I always wanted to put all our family recipes in a book form but never got to do it!!
Therefor I have posts on this blog of the food I like to make….
Here are a few:
Cut 1,5 k g rump steak into pieces. Season the steaks on both sides with salt and pepper.
Cut 2 large onions in slices.
6 Tablespoons of flour
6 T Worcestershire sauce
6 teaspoons vinegar
3/4 t dry mustard powder
1 t salt
4 t sugar
with water into a paste.
Place the meat and onions in layers and pour sauce over.
Bake in 120 degree C oven for 3 hours.
Ed’s challenge this week is to bring in the international cuisine….
The cuisine of South Africa is sometimes called “rainbow cuisine”, as it has had a variety of multicultural sources and stages Here are a few that we make here in South Africa, but can also be found in other countries.
Click on the photo’s for the recipes.
For more international food click on the icon:
My husband loves cake and asked me to bake a butter cake. I decided to use my trusted recipe and make some cupcakes instead.
2½ cups all-purpose flour
10 ml castor sugar
20 ml baking powder
2 ml salt
200 ml (180 g) butter, cut into small pieces
100 ml milk, plus extra for brushing
1 large egg
1. Reheat the oven to 200 C and line a baking tray with parchment paper.
2. Sift the flour, sugar, baking powder and salt into a large bowl. Cut in the butter until the mixture is rough and crumbly.
3. In a separate bowl, milk and egg together.
Add this to the flour mixture and stir to just bring the dough together, turning out onto a lightly floured work surface to complete bringing it together with your hands. Roll the dough out into a rectangle.
15 ml olive oil
1 onion, finely chopped
500 g lean beef mince
10 ml dried Italian herb mixture
salt and freshly-milled black pepper to taste
45 ml parsley, finely chopped
1 Tablespoon of Worcestershire Sauce
Hint: This is subjective cooking at its best! You can add (or omit) any seasoning, herb or spice. You can add chili, garlic, curry and even vegetables such as diced potato and/or diced carrot, sliced mushrooms or peas. Enjoy being inventive!
Heat the oil and sauté the onion until translucent. Add the mince and brown lightly. Add the rest of the ingredients. Lower the heat and simmer with a lid on for about 20 to 30 minutes.
Beat 2 eggs and add it to the mixture whilst stirring. Stir fry until it becomes thick. Cool down .
Spread the cooled mince on the dough.
Roll the dough up and form a circle.
Use a pair of kitchen scissors and cut into slices.
Ed’s prompt for this challenge is snacks!
A snack is a portion of food often smaller than a regular meal, generally eaten between meals. Snacks come in a variety of forms including packaged and processed foods and items made from fresh ingredients at home.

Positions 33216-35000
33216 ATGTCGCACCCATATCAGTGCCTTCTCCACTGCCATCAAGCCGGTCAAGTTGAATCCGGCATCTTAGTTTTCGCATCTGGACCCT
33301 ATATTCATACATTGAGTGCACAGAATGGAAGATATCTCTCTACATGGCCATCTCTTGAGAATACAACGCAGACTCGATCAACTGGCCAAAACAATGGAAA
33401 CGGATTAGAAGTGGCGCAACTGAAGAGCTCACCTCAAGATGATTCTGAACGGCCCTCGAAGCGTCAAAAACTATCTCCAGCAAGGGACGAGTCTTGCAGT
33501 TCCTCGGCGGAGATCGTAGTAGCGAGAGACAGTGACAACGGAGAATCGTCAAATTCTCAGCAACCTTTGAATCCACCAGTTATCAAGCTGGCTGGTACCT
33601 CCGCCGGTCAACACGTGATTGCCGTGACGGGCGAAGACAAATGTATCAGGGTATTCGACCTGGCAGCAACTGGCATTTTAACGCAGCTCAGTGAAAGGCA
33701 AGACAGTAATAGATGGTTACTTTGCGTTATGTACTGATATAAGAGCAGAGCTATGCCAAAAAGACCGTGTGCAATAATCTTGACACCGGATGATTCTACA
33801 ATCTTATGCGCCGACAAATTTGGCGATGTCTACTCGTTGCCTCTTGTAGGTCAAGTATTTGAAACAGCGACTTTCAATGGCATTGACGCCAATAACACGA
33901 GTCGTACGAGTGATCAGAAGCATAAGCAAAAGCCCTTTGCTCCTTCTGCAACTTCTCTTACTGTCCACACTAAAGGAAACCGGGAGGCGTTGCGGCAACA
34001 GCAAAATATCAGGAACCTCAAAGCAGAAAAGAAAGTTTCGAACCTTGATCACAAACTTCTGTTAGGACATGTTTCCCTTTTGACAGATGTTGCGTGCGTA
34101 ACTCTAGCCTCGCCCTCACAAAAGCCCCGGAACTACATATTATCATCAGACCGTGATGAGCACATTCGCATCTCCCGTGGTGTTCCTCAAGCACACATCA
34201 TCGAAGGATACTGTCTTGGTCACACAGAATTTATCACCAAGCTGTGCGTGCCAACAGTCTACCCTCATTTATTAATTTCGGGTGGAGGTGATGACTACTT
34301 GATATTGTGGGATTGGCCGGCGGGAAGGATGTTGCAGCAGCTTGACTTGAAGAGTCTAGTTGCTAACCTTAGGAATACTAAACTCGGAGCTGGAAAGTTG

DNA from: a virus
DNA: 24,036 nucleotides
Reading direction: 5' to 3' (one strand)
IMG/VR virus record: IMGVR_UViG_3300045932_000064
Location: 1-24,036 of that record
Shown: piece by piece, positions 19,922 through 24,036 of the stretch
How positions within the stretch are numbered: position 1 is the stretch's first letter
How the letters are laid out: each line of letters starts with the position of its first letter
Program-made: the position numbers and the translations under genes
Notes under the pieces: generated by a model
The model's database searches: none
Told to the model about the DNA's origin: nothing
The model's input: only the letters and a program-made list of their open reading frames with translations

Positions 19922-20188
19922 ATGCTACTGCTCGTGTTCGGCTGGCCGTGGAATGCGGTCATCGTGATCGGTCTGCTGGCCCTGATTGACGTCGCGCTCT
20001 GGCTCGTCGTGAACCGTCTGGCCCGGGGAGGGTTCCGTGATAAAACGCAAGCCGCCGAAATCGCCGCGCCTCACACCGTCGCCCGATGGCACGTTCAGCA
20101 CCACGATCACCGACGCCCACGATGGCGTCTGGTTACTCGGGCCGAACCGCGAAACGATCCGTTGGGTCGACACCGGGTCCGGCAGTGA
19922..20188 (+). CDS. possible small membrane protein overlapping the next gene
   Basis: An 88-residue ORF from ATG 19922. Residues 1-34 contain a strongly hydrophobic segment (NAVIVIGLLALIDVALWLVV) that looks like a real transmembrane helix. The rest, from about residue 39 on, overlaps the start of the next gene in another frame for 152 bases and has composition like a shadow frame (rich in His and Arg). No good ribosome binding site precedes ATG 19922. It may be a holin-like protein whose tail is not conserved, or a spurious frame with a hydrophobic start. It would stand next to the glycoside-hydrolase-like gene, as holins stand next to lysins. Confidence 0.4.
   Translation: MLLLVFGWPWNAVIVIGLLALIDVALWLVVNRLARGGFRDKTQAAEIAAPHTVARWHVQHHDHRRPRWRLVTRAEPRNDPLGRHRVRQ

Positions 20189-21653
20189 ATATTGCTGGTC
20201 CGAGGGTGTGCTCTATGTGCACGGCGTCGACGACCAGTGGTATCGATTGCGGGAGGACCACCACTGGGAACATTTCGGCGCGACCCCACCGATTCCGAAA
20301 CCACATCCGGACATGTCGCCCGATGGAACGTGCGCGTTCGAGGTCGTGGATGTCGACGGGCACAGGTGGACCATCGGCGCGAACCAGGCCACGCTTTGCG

Traditionally, snacks were prepared from ingredients commonly available in the home. Often leftovers, cold cuts sandwiches, nuts, fruit, and the like were used as snacks. From Wikipedia
This is Jamie Oliver’s recipe for Baked Beetroot with balsamic vinegar, marjoram and garlic from his book “The Return of the Naked Chef” – serves 4.
Beetroot is a fantastic veg which is great served with white fish or grilled chicken along with some tasty beans.
455gr raw beetroots, preferably golf ball size, scrubbed
10 cloves of garlic, unpeeled and squashed
1 handful of fresh marjoram or sweet oregano, leaves picked
salt and freshly ground black pepper
10 tablespoons balsamic vinegar
6 tablespoons extra virgin olive oil
Preheat the oven to 200 C.
Tear off around a meter and a half of kitchen foil and fold it in half to give you double thickness. If you can only get larger beetroots half them to speed up their cooking time, otherwise use them whole. Place them in the middle of the foil with the garlic and marjoram, (I used oregano and added a few shallots too) season generously with salt and freshly ground black pepper, then fold the sides in to the middle. Before you seal the foil, add the vinegar and olive oil. Scrunch or fold the foil together to seal at the top. Place in the preheated oven and cook for around 1 hour, until tender.
If you miss pasta, because you don’t eat wheat or you’re on a low-carbohydrate diet this dish makes a nice stand-in for fettuccine. Be careful not to overcook — it will be al dente with a few minutes of cooking, after which it will quickly fall apart. You can serve as is, or with a savory mince. Use a vegetable peeler or mandolin to make the thin zucchini strips.
2 tablespoons extra virgin olive oil
Salt and freshly ground pepper
1/4 cup freshly grated Parmesan, for serving (more to taste)
1. Using a vegetable peeler, cut the zucchini into lengthwise ribbons. Peel off several from one side, then turn the zucchini and peel off more.
Continue to turn and peel away ribbons until you get to the seeds at the core of the zucchini. Discard the core. You can also do this on a mandolin, adjusted to a very thin slice.
I have also added leeks cut in the same way.
2. Cook the zucchini strips in two batches. Heat 1 tablespoon of the oil in a large nonstick skillet over medium-high heat. When it is hot, add the zucchini ribbons and 1/2 teaspoon kosher salt. Cook, tossing and stirring the zucchini, for two to three minutes, until softened and beginning to turn translucent. Adjust salt and add freshly ground pepper to taste, and transfer to a serving dish. Repeat with the remaining olive oil and zucchini. Serve, topping with savory mince and freshly grated Cheddar cheese if desired.